29 Mar 2012

Businessman Brendan Ainscough handed over the keys of a brand new charity van at our charity shop in Chorley on Wednesday, 21 March.

Ainscough Vanguard, a Wigan-based industrial services company, donated over £16,000 for the purchase of the new van. The vehicle will be used to collect large donations and to shift stock between The Children's Society's 15 charity shops in the northwest.

Denise Trafford, manager of the Chorley store, said: 'When it arrived, the volunteers just could not believe their eyes and it has created such a feel good factor among the team because we really didn’t know what we were going to do about our old van which was on its last legs.'

Helping vulnerable and disadvantaged young people

Regional manager Debbie Schwarzer said: 'Having the new van will enable us to collect more stock and generate money to help the hundreds of vulnerable and disadvantaged young people we support, all thanks to Brendan and his generous gift.'

Money raised from sales at our shops goes directly to help provide support for some of the most vulnerable children and young people through our specialist services and children's centres.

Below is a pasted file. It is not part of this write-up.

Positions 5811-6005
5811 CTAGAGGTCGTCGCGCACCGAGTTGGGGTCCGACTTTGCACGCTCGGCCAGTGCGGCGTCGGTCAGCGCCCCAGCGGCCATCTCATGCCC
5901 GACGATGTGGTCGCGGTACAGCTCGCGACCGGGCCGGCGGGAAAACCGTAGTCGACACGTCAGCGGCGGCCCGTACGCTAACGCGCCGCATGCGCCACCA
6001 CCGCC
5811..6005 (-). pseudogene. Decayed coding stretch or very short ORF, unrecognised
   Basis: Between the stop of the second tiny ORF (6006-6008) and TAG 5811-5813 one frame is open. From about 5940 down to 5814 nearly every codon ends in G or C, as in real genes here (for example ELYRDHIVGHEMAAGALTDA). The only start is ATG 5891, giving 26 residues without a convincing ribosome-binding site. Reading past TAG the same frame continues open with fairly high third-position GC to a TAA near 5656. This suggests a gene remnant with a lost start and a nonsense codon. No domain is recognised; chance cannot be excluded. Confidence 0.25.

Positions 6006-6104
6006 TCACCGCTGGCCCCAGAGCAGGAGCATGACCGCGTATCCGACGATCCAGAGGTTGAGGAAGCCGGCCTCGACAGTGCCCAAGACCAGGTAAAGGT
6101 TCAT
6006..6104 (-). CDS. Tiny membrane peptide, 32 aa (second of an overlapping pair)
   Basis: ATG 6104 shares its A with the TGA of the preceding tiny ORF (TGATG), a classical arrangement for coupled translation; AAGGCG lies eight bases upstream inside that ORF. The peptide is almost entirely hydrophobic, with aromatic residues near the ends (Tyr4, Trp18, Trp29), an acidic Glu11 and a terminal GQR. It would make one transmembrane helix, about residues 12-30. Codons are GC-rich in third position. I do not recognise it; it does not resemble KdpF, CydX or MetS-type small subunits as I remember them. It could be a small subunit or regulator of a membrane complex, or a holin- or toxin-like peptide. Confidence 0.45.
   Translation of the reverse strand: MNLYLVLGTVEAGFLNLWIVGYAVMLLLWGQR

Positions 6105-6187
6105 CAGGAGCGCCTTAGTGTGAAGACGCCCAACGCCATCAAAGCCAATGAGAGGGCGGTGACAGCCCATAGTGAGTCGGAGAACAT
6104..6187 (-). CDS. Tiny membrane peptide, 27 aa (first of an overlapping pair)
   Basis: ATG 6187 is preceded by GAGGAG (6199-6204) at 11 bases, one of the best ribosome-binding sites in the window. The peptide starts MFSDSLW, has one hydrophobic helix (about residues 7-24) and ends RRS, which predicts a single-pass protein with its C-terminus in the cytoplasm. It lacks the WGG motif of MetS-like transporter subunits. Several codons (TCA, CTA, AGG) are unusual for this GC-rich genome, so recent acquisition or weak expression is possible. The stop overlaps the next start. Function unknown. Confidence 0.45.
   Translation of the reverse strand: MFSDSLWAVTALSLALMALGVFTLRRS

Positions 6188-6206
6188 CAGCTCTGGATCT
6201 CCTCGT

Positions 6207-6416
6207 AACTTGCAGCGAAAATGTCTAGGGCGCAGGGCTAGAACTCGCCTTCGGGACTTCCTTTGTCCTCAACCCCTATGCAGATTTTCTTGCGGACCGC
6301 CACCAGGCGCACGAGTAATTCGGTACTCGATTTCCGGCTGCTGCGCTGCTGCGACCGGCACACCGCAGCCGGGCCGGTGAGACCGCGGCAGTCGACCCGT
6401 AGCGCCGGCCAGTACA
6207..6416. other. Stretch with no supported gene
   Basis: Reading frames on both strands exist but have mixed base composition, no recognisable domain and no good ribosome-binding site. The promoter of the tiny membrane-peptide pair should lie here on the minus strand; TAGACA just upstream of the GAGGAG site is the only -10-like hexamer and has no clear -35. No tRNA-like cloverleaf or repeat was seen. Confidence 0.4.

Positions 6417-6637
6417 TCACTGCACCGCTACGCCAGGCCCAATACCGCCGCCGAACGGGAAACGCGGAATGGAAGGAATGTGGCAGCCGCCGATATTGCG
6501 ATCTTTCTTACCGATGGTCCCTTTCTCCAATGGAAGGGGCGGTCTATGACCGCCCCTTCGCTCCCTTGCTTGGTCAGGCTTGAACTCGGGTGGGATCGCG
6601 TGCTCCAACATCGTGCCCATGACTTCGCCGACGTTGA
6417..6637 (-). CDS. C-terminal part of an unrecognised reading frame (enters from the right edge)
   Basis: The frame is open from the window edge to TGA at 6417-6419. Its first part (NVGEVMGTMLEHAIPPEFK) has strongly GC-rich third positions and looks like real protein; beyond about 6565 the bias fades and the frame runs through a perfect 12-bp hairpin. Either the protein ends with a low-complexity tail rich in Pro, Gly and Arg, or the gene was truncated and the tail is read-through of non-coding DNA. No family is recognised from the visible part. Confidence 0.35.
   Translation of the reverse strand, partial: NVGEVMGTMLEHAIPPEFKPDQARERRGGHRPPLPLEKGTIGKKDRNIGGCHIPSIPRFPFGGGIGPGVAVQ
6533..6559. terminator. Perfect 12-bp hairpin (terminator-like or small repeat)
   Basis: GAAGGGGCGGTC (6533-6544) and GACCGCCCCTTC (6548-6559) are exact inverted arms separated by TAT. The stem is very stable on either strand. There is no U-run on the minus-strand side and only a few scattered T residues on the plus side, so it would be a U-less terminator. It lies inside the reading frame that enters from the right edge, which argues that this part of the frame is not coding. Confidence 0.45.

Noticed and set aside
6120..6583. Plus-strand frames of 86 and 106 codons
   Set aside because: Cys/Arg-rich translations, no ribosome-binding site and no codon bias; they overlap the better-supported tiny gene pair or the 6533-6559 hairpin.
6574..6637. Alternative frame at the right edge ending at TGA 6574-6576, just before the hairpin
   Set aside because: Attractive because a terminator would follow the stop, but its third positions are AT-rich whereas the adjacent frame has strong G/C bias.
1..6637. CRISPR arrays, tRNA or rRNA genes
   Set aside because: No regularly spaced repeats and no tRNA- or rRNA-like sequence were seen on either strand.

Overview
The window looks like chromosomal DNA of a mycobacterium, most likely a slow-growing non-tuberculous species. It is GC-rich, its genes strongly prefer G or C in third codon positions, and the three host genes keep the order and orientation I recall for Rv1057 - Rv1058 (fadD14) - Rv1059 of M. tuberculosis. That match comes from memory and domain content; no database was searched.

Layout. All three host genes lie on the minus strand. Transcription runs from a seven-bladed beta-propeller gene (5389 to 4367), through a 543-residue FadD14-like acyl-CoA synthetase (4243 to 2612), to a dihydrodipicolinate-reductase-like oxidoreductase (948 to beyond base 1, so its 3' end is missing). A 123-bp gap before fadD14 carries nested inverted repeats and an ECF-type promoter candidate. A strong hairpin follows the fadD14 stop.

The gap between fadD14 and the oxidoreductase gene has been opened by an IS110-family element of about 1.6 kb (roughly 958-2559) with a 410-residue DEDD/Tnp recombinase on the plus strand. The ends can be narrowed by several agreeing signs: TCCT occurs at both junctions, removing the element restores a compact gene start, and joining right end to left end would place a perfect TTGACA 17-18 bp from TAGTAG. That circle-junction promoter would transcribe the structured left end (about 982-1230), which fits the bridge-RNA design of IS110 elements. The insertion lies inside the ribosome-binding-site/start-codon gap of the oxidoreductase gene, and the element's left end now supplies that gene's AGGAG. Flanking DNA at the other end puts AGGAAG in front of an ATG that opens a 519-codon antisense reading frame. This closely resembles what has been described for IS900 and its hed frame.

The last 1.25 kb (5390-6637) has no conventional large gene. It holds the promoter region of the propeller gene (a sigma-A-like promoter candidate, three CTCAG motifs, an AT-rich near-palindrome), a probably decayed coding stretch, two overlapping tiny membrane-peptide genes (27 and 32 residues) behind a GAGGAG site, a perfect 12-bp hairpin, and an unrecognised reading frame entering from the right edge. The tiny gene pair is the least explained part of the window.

If you would like to make a stock donation or would like to volunteer in the shop, please contact the shop manager, Denise, on 01257 264501.

The Children’s Society shop in Chorley can be found at 5 Flat Iron Parade, Chorley, Lancaster, PR7 1BY.


Media enquiries

For more information please contact Paul Martin in the media team on 020 7841 4422 or paul.martin@childrenssociety.org.uk.


High-resolution images are available:

Notes to editors

The Children’s Society wants to create a society where children and young people are valued, respected and happy. We are committed to helping vulnerable and disadvantaged young people, including children in care and young runaways. We give a voice to disabled children, help young refugees to rebuild their lives and provide relief for young carers. Through our campaigns and research, we seek to influence policy and perceptions so that young people have a better chance in life.